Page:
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When and how should science centers raise admission and membership prices?

Is your museum admission the right price for your market? With today’s challenging economic climate and our heavy reliance on admission revenue, pricing strategies are a key business decision. How can you increase revenue without undermining attendance? In Saturday’s session, Pricing Trends, Considerations, and Tradeoffs in the Current Marketplace, panelists Stephanie Ratcliffe and Hillarie Logan-Dechene from The Wild Center; Jason Drebitko, ConsultEcon; Lara Litchfield-Kimber, Mid-Hudson Children’s Museum; and Maureen Henderson, TELUS Spark discussed how to determine when to change admission prices, what considerations factor into deciding to make a change, and best practices for implementing admission price increases.

Drebitko began the session by listing seven important pricing considerations for science centers: the overall value of the science center experience; whether a center is resident- or visitor/tourist market-oriented; competition and relative value of the experience; benchmark ticket prices of competitors; cost of living in the area; type of ownership/operation (private nonprofit, public, etc); and general economic conditions.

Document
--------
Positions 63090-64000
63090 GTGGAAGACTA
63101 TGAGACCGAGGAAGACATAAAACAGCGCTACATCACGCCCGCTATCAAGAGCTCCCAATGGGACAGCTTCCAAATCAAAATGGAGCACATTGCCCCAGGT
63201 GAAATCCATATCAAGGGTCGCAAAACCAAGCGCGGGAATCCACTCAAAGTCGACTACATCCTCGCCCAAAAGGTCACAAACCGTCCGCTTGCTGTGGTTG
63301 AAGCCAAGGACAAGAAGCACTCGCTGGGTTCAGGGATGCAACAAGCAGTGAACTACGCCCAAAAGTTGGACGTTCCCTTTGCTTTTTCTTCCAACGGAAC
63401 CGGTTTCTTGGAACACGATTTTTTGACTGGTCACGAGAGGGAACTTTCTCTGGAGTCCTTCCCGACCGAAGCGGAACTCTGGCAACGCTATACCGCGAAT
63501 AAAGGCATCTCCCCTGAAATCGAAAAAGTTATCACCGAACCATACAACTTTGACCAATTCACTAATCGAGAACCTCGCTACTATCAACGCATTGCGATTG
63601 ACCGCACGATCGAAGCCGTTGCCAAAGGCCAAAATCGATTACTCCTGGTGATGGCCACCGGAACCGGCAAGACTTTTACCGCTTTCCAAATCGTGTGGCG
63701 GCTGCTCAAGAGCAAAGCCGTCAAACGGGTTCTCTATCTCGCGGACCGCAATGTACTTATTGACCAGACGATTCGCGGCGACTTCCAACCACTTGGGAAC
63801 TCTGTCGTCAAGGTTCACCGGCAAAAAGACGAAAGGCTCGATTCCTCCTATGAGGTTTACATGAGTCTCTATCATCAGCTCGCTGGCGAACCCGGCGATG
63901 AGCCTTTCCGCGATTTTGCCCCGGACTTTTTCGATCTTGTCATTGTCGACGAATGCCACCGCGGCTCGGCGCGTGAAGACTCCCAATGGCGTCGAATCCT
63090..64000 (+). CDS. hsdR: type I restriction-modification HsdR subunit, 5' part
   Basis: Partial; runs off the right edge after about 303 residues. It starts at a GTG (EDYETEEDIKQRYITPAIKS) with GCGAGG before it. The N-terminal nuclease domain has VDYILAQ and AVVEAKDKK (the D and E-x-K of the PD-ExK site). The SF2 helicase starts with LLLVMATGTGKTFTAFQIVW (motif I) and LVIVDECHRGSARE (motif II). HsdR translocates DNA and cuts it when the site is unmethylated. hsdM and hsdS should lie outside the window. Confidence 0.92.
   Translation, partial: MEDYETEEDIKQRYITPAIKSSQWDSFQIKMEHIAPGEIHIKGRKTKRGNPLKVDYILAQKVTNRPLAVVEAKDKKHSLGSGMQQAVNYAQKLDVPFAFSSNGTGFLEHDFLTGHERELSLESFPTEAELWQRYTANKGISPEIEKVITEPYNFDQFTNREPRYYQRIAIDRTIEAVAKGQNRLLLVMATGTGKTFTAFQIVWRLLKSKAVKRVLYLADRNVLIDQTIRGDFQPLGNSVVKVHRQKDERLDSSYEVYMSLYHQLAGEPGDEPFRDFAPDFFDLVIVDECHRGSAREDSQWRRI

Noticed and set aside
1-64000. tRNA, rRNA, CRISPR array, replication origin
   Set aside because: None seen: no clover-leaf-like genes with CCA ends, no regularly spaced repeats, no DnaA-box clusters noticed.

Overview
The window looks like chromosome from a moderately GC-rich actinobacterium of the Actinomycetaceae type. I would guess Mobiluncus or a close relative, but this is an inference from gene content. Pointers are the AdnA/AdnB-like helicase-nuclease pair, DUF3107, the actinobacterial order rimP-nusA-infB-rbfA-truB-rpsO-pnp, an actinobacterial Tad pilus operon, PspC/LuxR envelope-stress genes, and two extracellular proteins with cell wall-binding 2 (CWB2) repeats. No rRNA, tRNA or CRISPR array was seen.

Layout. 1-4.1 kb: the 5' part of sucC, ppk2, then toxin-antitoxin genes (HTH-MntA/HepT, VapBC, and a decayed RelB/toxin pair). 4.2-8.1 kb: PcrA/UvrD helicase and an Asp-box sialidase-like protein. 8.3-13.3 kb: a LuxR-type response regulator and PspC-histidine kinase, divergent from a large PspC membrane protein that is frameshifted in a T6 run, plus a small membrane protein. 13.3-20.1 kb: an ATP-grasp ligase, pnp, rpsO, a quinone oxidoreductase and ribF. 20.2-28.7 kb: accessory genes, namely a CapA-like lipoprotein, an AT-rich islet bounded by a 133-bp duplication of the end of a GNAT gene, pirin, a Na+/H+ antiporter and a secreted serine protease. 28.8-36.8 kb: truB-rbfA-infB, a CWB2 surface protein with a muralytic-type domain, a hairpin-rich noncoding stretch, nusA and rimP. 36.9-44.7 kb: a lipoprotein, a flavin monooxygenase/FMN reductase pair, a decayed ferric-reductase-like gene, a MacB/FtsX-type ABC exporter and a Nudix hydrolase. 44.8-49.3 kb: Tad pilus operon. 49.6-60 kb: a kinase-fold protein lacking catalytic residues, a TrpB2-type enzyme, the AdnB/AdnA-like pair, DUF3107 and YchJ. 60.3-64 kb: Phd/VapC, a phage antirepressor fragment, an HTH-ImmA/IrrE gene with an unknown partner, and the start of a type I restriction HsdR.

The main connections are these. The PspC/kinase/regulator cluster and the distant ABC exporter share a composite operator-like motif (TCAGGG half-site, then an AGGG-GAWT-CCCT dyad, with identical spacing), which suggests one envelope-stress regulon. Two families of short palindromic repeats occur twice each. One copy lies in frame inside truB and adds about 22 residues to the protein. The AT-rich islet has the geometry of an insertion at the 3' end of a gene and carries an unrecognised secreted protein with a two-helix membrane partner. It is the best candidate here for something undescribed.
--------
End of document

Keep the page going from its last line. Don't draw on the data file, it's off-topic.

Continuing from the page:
Other panelists shared their experiences in considering and implementing changes to their centers’ admission and membership prices. All stressed the importance of knowing your audience in order to both maximize revenue for the center and value to visitors. Tracking ZIP codes of visitors, monitoring online review sites, and surveying visitors can help a museum understand who it’s visitors are, where they come from, and how they feel about the museum experience. Logan-Dechene talked about the benefits of having a committee that encompassed all museum departments consider price increases. One strategy employed when they did increase prices was adding value, making general admission tickets two-day passes. Litchfield-Kimber suggested institutions review pricing every time budgets are reviewed and to try not to raise all prices at once. Henderson shared her center’s experience in dealing with strong blowback against price increases that began primarily on blogs. She emphasized the importance of being prepared to engage community members in positive ways on social media and training frontline staff to engage positively with visitors unhappy about changes. She also cautioned against knee-jerk reactions, encouraging centers not to change pricing again immediately, but to give the new pricing plan a bit of time to see if it will be successful or not.